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How the UK Plans to Close the Gender Pay Gap

Last July, British Prime Minister David Cameron announced plans to force companies to reveal how much male and female employees are paid, as well as how many men and women occupy roles at various levels of the organization. Currently, the initiative will only apply to businesses with 250 workers or more, but regardless, this is a huge step forward in the fight for equal pay. Here are just a few of the likely benefits that will be a result of this new data collection.

Last July, British Prime Minister David Cameron announced plans to force companies to reveal how much male and female employees are paid, as well as how many men and women occupy roles at various levels of the organization. Currently, the initiative will only apply to businesses with 250 workers or more, but regardless, this is a huge step forward in the fight for equal pay. Here are just a few of the likely benefits that will be a result of this new data collection.

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(Photo Credit: Kathryn Yengel/Flickr)

“The new regulation requires companies to submit several pieces of data: the mean and median difference between male and female employees’ pay, the number of men and women in each quartile of the employer’s full pay range, the difference between the average bonuses paid to women and men, and the proportion of men and women who receive bonuses at all,” writes Christina Cauterucci at Slate.

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Naming and Shaming

If a UK-based company employs more than 250 workers – and there are currently around 8,000 of these – they will be listed on the Government Equalities Office’s searchable website by 2018. As the public can view which companies are paying their female workers less than their male counterparts, this will quickly result in bad PR for those that don’t value equal pay for equal work.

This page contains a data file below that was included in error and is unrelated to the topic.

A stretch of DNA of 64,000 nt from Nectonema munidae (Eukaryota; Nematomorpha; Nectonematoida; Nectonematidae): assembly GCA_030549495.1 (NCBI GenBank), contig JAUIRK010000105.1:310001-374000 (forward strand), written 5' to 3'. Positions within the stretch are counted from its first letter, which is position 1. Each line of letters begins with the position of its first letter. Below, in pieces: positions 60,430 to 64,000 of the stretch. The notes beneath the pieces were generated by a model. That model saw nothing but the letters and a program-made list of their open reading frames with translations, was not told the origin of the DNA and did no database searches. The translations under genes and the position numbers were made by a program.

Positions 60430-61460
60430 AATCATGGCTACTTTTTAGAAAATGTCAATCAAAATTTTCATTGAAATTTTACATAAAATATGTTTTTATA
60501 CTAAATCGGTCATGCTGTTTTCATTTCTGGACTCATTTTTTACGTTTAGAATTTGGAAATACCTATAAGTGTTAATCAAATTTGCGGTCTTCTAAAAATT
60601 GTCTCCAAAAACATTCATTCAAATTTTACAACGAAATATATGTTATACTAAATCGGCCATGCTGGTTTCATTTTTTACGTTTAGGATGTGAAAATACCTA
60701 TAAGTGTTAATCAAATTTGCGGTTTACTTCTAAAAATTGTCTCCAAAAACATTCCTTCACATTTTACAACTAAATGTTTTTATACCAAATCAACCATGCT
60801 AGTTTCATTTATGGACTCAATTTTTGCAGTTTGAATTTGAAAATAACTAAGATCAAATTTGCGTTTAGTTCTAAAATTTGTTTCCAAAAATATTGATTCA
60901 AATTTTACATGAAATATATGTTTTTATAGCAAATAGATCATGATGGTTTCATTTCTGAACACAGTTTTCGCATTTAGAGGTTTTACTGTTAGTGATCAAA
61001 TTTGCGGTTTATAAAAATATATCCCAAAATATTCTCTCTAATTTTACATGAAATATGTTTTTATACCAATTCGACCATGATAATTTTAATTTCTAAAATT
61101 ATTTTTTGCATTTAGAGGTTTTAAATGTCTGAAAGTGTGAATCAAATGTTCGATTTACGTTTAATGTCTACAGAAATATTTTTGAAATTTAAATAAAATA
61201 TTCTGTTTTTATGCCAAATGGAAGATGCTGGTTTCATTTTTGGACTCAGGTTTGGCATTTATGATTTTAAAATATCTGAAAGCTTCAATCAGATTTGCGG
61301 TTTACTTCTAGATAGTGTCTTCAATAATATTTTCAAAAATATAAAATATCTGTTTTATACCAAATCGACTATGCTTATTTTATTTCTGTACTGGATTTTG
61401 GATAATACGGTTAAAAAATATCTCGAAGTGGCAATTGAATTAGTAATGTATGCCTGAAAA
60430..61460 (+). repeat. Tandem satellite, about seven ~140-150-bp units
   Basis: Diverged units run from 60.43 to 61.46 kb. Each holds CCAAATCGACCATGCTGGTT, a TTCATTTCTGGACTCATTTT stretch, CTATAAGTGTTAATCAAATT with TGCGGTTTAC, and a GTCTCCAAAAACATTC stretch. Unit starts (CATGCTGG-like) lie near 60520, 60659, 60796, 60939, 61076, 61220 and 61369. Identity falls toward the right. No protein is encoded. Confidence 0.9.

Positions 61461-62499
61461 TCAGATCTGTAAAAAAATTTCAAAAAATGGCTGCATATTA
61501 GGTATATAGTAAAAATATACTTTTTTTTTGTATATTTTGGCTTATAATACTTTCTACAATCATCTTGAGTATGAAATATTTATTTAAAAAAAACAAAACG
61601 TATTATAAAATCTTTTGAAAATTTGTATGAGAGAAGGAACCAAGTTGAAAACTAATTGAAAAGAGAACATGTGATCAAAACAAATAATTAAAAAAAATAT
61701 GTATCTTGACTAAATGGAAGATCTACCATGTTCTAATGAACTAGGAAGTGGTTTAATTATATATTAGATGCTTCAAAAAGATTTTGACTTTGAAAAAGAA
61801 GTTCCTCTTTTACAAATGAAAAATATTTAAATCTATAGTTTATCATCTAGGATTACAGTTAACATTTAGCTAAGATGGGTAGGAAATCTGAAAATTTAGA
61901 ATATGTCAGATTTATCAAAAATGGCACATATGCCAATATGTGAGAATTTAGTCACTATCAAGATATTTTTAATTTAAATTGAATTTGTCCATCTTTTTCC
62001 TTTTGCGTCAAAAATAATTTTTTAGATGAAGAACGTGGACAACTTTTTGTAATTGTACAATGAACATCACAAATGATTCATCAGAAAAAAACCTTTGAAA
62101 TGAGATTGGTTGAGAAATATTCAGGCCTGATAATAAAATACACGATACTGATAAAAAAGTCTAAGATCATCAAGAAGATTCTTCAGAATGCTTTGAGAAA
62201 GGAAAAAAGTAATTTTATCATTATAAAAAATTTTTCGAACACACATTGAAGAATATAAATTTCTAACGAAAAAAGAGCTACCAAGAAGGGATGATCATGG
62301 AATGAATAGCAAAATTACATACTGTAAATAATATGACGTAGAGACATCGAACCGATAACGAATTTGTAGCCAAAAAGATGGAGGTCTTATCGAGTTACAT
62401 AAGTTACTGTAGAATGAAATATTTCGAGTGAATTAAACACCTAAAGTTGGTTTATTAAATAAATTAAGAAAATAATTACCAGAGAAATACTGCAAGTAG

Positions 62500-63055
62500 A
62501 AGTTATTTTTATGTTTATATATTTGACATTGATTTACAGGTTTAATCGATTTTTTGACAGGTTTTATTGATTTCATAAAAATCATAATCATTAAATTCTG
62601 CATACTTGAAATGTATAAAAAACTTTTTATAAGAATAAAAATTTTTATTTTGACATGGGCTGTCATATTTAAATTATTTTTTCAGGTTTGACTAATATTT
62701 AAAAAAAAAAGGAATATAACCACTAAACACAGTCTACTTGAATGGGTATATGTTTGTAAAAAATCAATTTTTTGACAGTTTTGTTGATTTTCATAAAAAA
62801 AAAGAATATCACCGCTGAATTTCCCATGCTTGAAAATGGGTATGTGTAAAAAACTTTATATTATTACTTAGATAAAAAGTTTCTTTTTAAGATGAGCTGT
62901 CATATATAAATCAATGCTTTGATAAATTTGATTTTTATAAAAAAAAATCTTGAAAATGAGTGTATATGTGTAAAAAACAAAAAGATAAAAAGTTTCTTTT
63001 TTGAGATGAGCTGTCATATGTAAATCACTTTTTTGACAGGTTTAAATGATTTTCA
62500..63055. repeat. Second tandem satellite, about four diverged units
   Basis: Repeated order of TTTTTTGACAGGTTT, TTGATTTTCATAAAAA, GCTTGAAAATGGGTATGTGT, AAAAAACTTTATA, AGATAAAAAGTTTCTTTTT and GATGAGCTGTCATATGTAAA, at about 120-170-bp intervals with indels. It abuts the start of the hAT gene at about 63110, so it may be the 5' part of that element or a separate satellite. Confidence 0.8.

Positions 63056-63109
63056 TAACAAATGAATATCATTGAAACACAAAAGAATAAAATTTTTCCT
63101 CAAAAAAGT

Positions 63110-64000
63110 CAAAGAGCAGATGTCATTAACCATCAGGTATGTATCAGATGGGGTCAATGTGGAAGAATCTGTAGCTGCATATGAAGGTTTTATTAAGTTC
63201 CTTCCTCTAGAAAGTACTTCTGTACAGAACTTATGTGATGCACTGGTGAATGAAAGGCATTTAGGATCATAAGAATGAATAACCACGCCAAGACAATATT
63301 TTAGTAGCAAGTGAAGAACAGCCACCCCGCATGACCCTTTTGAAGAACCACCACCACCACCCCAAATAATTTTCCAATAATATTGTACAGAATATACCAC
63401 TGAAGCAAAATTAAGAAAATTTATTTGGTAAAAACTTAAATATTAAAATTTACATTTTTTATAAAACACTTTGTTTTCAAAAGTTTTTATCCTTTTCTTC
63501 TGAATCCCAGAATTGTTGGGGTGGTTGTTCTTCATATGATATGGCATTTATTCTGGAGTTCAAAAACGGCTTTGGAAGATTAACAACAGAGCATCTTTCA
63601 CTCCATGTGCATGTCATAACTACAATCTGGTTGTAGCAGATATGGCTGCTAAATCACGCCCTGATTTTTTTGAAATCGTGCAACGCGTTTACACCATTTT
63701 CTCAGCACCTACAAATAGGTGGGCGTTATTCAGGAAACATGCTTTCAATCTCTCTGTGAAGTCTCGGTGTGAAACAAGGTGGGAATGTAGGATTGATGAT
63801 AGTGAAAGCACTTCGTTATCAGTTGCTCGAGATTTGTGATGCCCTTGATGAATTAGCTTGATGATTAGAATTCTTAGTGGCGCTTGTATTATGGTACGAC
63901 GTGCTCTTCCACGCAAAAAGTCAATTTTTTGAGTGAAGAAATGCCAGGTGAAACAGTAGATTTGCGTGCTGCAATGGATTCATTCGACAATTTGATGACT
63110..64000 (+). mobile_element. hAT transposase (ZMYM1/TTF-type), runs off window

While keeping up appearances shouldn’t be the reason businesses decide to treat their employees equally regardless of gender, the “shaming” aspect of the plans may go far in motivating them to act. 

Empower the Employees

Again, the fact that this information will be available to the public and searchable is significant. It’s likely that when you’re weighing a job offer, or considering applying for a position, you do some research on the company. If you’re a woman, it would be hugely beneficial to know whether a business is in the habit of paying its female employees just as it does its male ones. Companies should want to recruit the best and the brightest, and putting out this information makes it more likely that qualified candidates will be getting in touch.

Transparency Domino Effect

A huge issue with addressing the gender pay gap has been the lack of transparency around salary information. The more information that comes to light concerning how employees are compensated and treated, the better. It’s good for incentivizing the business to improve standards, it’s great for prospective and current employees to know what’s really going on, and it allows trust to grow over time. With President Obama having announced a similar plan from the Equal Employment Opportunity Commission, hopefully this is something we will see effect change in the U.S., too.

Tell Us What You Think

Is David Cameron’s plan a positive step forward in the fight to close the gender pay gap? Do you think politicians should be doing more? Leave a comment below to share your thoughts, or join the conversation on Twitter.

Kirsty Wareing
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